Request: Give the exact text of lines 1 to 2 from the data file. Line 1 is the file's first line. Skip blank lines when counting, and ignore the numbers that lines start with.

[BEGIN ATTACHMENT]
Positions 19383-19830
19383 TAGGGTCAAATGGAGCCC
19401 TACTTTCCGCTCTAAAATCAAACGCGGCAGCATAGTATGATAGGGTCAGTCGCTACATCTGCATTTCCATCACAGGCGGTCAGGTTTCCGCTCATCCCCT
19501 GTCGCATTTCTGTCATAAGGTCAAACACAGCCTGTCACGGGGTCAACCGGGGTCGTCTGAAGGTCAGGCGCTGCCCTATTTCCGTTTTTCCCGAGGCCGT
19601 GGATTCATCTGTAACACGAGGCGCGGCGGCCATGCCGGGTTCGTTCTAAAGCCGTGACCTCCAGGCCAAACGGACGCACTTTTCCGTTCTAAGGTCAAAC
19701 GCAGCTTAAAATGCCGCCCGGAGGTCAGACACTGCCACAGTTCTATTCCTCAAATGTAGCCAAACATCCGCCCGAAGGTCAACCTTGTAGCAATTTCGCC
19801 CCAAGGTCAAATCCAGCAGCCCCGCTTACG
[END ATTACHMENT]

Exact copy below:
Positions 19383-19830
19383 TAGGGTCAAATGGAGCCC